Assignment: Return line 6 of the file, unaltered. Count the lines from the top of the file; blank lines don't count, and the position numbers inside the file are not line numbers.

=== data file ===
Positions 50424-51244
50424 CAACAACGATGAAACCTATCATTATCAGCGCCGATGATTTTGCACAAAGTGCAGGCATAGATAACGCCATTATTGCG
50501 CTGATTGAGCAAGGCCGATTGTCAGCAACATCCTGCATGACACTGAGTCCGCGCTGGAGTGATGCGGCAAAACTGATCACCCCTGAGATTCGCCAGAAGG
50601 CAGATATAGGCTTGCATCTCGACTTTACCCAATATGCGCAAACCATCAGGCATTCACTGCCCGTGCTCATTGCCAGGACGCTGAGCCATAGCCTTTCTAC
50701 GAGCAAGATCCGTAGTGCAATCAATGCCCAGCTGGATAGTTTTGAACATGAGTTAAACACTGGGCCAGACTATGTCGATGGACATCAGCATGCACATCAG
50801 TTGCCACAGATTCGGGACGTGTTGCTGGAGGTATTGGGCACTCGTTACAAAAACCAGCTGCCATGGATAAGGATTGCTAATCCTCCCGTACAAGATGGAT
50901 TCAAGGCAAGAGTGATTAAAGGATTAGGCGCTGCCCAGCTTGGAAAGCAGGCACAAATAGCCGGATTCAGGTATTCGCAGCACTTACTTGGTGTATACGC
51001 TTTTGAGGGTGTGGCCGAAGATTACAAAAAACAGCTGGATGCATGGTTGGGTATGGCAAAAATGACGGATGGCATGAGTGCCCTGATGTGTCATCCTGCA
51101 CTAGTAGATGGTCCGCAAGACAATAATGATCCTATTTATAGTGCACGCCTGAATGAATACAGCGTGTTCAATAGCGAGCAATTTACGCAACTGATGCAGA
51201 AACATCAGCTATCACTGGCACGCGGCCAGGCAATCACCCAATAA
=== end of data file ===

50801 TTGCCACAGATTCGGGACGTGTTGCTGGAGGTATTGGGCACTCGTTACAAAAACCAGCTGCCATGGATAAGGATTGCTAATCCTCCCGTACAAGATGGAT